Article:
Hypothalamic-Pituitary Patient Registry Logo

The Raymond A. Wood Foundation and NORD® Launch Natural History Study of Rare Hypothalamic-Pituitary Brain tumors.

Research study is open to participants worldwide to advance understanding and treatments these rare diseases ... Read more

Navigating the Shadows: My Journey with Craniopharyngioma and Finding Gratitude Along the Way

My story is a very bitter one. I started to have virtually all the symptoms ... Read more
Sun coming through trees communicating hope

Illuminating Insights: Sharing a Recent Commentary on Our Research

The Raymond A. Wood Foundation is honored to share a significant development in our journey ... Read more
Craniopharyngioma diagrama

2022 Research Progress on Craniopharyngioma

by Nathalie Kayadjanian, Ph.D., RAWF Scientific Advisor Image Credit: National Cancer Institute While surgery and ... Read more

11-Year-Old Aliyah, Craniopharyngioma Survivor, Receives Medical Device

2019 was a year that changed Aliyah’s life forever when she was diagnosed with the ... Read more

A Story of a True Warrior – Meet Evie McCollum

Evie is a craniopharyngioma survivor who also battles adipsic diabetes insipidus Evie McCollum is a ... Read more

Dear Parents: Here’s What I Want You to Know About Managing HO

Contributed by Lynne Mathies, craniopharyngioma survivor and RAWF intern “At the end of the day, ... Read more

Ten Year “Cranioversary” Parent Reflection

On August 23, 2011, Alex, our then-8-year-old son was diagnosed with a brain tumor called craniopharyngioma. We were told that although he would likely survive the surgery, he would be left with chronic medical conditions in its aftermath including “diabetes insipidus, panhypopituitarism, hypothalamic obesity...” I couldn’t absorb any explanations about medical terminology because my head was reeling from the shock of being told that my little boy had a brain tumor.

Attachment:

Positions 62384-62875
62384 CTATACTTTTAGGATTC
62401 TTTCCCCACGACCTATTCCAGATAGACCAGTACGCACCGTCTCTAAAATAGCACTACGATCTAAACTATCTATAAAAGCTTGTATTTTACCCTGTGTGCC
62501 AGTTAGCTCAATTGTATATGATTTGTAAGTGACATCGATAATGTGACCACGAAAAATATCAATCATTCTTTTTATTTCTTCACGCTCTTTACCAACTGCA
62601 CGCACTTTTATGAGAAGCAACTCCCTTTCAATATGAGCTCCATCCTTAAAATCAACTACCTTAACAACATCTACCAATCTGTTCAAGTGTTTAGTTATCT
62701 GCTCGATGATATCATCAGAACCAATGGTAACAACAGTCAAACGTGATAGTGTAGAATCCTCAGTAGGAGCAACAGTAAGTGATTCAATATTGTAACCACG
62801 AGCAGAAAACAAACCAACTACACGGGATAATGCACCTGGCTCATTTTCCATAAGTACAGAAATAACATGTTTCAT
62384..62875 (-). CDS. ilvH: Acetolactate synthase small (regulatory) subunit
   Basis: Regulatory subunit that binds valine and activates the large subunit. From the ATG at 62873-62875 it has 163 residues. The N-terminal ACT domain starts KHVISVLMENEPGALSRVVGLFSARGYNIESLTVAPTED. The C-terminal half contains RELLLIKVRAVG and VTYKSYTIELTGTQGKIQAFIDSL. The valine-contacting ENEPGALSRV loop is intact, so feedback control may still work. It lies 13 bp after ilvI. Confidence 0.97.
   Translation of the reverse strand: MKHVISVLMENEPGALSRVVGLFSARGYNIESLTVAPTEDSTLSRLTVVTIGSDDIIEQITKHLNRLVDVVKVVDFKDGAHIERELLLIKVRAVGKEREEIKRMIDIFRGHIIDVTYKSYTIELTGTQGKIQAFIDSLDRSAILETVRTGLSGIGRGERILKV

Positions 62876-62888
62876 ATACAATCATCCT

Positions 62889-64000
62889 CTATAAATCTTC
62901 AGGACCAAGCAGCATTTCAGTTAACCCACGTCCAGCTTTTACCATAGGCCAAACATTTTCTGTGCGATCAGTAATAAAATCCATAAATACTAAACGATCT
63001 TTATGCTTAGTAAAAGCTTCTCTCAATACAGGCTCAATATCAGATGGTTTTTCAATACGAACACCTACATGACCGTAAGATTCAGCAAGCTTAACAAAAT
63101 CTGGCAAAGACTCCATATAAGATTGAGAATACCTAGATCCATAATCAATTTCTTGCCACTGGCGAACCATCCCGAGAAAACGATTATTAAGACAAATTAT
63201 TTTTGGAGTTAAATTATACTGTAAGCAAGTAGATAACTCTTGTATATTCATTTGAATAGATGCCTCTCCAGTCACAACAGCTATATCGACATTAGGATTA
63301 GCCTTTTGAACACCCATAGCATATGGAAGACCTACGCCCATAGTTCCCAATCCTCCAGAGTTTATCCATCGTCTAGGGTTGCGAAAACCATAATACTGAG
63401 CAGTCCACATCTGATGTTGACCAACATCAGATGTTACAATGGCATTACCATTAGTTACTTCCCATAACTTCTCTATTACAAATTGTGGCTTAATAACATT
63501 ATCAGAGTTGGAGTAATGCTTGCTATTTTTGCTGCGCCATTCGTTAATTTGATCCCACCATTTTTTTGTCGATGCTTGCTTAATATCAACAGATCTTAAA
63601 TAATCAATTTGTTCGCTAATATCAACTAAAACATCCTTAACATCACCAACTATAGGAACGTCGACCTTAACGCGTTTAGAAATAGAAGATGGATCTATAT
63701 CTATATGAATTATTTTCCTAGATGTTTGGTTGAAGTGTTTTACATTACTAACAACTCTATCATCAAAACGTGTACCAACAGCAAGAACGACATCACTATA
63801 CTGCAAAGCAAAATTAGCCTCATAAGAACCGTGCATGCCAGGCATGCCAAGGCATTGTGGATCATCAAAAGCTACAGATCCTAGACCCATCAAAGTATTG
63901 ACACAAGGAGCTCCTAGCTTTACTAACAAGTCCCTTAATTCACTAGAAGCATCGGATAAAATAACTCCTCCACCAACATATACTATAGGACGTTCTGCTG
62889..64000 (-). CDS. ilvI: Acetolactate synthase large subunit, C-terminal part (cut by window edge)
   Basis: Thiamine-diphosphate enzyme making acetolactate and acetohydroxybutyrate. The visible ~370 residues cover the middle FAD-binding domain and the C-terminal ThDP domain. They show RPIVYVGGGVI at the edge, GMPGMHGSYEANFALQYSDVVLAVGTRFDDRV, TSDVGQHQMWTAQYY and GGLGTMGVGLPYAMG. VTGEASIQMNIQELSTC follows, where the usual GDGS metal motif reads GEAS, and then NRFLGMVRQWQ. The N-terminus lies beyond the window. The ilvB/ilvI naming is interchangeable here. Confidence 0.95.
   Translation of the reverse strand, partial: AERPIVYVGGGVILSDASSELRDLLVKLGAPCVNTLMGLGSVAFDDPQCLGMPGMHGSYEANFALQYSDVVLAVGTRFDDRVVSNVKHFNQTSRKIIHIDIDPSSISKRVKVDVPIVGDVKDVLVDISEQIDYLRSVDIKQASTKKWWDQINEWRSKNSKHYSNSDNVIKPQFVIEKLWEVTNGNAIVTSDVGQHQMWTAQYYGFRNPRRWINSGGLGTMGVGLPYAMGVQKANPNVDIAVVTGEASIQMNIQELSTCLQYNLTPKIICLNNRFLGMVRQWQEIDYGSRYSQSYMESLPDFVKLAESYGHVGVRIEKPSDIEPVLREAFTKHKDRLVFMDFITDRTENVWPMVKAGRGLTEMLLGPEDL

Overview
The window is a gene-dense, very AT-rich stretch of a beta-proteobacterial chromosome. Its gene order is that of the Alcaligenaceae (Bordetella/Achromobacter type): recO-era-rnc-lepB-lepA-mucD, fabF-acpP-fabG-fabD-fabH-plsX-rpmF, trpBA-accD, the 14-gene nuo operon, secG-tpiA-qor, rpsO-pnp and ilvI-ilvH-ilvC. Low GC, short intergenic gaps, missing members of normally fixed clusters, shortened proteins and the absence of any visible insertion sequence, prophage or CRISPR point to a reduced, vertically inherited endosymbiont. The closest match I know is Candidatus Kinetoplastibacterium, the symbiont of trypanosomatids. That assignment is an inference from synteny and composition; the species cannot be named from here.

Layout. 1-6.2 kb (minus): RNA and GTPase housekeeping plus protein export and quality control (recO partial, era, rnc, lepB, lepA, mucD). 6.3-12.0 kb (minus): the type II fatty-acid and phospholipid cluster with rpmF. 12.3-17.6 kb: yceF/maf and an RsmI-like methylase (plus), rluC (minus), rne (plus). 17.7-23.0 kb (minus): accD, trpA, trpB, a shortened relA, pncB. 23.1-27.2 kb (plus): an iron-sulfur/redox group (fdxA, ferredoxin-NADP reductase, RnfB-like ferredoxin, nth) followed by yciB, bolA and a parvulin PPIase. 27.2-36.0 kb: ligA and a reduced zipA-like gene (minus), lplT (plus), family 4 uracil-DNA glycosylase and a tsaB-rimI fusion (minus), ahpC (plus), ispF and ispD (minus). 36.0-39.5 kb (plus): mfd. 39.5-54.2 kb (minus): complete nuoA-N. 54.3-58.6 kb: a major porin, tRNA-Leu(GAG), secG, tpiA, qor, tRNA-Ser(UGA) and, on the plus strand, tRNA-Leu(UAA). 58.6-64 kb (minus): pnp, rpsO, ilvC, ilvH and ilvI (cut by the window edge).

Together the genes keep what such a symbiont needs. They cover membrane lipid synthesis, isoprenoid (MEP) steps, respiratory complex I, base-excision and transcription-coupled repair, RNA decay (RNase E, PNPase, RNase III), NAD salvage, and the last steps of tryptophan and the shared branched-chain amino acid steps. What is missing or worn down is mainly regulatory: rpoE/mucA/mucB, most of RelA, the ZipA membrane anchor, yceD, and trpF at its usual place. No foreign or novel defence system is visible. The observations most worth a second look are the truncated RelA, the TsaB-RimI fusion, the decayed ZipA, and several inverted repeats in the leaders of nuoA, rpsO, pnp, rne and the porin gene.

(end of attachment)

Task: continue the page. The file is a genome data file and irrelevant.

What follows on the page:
Craniopharyngioma survivor, Azalea, age 2, receives blood analyzer

Meet Azalea, 2, a silly music loving two year old who lives in Sacramento, California.

Azaleas parents started this journey with a couple of trips to the ER due to episodes of non-specific vomiting, and received the most devastating news a parent is ever prepared for. On the 14th of September 2020, Azalea was diagnosed with a very large craniopharyngioma for her tiny brain and body.

Will You Help Us?

My husband and I started this foundation in 2017 with a simple idea to provide handheld blood analyzers to brain tumor survivors like our son Alex. We had struggled so long to effectively manage his diabetes insipidus and the analyzer changed our lives. We knew others needed to have access to this device so we set out to remove the barriers to getting them. We quickly realized that there were so many other issues that needed to be tackled both for Alex and other survivors — issues likely faced by you or your child or loved one.

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